Jan. 16, 2018 – Generally, parties in litigation are responsible for their own attorney’s fees, under the so-called “American Rule” that applies in Wisconsin. However, there’s an exception when a party is “wrongfully drawn into the litigation with a third party.”
Recently, in Talmer Bank v. Jacobsen, 2017AP752 (Jan. 10, 2018), a three-judge panel for the District II Court of Appeals ruled that Felimon and Teresa Gomez (Gomez) are entitled to attorney’s fees because they were drawn into litigation with Talmer Bank.
Talmer Bank held a mortgage on real property that Thomas and Deborah Jacobsen (Jacobsen) owned in the Town of Lyons. Gomez leased the property from Jacobsen to run their business. The land contract required Jacobsen to pay the mortgage.
Gomez paid rent to Jacobsen but was unaware that Jacobsen failed to make 15 mortgage payments to Talmer Bank, which initiated a foreclosure action. Jacobsen failed to answer, and the circuit court awarded a default judgment of foreclosure.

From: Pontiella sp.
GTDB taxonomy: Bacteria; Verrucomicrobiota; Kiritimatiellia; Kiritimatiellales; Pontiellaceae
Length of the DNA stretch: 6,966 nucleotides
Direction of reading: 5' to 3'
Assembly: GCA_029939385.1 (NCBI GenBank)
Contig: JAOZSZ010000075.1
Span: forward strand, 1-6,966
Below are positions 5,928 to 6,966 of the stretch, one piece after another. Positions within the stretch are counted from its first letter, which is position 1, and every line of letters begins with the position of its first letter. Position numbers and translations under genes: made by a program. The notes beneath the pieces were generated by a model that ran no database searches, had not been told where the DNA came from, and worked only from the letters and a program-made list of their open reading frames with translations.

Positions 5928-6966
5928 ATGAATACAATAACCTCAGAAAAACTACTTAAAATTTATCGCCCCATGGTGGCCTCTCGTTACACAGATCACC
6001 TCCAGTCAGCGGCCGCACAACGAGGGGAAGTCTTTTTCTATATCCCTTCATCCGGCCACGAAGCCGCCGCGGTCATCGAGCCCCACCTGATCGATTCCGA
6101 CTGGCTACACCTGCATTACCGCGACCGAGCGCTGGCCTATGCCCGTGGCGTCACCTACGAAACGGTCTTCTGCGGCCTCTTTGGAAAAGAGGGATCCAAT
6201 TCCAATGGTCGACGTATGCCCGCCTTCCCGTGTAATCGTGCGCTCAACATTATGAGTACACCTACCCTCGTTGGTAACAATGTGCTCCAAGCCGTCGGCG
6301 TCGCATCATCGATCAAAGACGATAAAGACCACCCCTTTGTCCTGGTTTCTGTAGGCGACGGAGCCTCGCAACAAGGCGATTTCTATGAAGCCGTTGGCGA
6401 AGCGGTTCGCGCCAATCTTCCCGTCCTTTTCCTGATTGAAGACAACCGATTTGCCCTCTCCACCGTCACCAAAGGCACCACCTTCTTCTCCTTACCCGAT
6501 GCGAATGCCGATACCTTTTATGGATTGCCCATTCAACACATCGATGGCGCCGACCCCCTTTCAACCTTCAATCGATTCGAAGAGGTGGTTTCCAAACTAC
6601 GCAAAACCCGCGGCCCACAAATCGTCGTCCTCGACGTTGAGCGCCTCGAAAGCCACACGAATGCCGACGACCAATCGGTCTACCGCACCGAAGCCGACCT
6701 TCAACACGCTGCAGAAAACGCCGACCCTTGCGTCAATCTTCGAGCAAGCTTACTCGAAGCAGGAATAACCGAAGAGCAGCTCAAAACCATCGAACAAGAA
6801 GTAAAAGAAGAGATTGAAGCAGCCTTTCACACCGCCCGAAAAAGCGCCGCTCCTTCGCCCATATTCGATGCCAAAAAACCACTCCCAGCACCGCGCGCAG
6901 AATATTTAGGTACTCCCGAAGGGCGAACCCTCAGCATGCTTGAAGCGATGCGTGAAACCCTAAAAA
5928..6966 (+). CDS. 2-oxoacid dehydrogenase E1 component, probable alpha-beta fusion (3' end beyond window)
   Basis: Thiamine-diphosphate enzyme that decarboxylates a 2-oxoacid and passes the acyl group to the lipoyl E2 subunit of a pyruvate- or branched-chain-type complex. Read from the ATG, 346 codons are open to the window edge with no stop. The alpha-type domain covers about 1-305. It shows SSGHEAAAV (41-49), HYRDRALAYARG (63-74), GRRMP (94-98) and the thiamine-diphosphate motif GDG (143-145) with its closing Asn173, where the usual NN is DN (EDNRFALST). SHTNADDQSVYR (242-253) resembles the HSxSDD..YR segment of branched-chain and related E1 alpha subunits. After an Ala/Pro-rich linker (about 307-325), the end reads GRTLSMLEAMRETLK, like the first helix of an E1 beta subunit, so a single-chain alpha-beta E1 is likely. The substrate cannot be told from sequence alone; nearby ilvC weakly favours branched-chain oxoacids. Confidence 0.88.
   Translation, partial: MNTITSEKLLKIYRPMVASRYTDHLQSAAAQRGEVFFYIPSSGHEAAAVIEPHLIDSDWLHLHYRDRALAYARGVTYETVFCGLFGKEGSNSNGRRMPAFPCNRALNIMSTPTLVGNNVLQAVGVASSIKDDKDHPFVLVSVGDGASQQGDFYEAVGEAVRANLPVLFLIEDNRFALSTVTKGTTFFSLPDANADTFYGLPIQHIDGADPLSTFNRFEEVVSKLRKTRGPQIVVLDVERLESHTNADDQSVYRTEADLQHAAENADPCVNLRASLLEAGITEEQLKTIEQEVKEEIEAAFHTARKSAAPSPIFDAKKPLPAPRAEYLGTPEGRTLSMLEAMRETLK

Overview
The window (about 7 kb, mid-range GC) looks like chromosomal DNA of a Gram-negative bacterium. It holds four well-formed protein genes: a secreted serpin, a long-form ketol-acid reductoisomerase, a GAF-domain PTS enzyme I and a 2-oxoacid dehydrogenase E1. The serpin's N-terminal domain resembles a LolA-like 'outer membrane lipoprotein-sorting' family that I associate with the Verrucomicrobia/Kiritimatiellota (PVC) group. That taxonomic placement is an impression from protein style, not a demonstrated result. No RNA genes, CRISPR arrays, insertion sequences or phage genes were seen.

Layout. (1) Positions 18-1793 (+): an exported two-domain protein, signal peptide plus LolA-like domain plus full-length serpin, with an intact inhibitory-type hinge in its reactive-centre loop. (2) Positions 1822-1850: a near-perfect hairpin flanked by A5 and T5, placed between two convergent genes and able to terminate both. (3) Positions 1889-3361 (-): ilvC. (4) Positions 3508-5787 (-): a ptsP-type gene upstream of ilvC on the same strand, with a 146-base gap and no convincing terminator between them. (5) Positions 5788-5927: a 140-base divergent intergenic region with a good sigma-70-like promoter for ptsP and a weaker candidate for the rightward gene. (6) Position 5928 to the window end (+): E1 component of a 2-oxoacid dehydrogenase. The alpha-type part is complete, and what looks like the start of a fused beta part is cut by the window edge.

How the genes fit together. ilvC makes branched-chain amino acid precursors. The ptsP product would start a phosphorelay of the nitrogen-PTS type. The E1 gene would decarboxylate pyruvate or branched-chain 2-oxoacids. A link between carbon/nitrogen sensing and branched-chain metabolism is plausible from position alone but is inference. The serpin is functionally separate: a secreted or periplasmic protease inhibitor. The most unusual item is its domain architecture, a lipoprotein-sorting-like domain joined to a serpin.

Gomez answered, and filed a cross-claim against Jacobsen, alleging that Jacobsen breached the land contract by failing to make mortgage payments and forced Gomez to hire counsel to protect their interests. Ultimately, Gomez retained title to the property.
But it pursued the cross-claim against Jacobsen, seeking attorney’s fees. Jacobsen conceded the breach but argued that the American Rule barred Gomez from receiving attorney’s fees. Gomez argued such fees were proper under a third-party litigation exception. The circuit court ruled in favor of Jacobsen, but the appeals court reversed.
The three-judge panel noted that the “third-party litigation exception” applied in favor of Gomez because the breach of contract was a “wrongful act.”
“Contrary to the circuit court’s holding, the third-party litigation exception is not limited to fraud, breach of fiduciary duty, or something similar,” wrote Judge Joel Hagedorn. “Our supreme court has unequivocally declared that ‘a breach of contract' as well as tort may be a basis for allowing [a] plaintiff to recover reasonable third-party litigation expenses.”
The panel rejected Jacobsen’s assertion that allowing attorney’s fees for breach of contract would “allow the exception to swallow the rule.”
“[A]pplying the exception to breach of contract will not allow attorney fees to be recovered in every breach of contract action, only in cases where a party’s breach of contract forced another party into litigation with a third party,” Hagedorn wrote.
“This is a limited exception narrowly tailored to those situations where, as here, attorney fees are rightly considered part of the damages flowing from the defendant’s breach of contract.”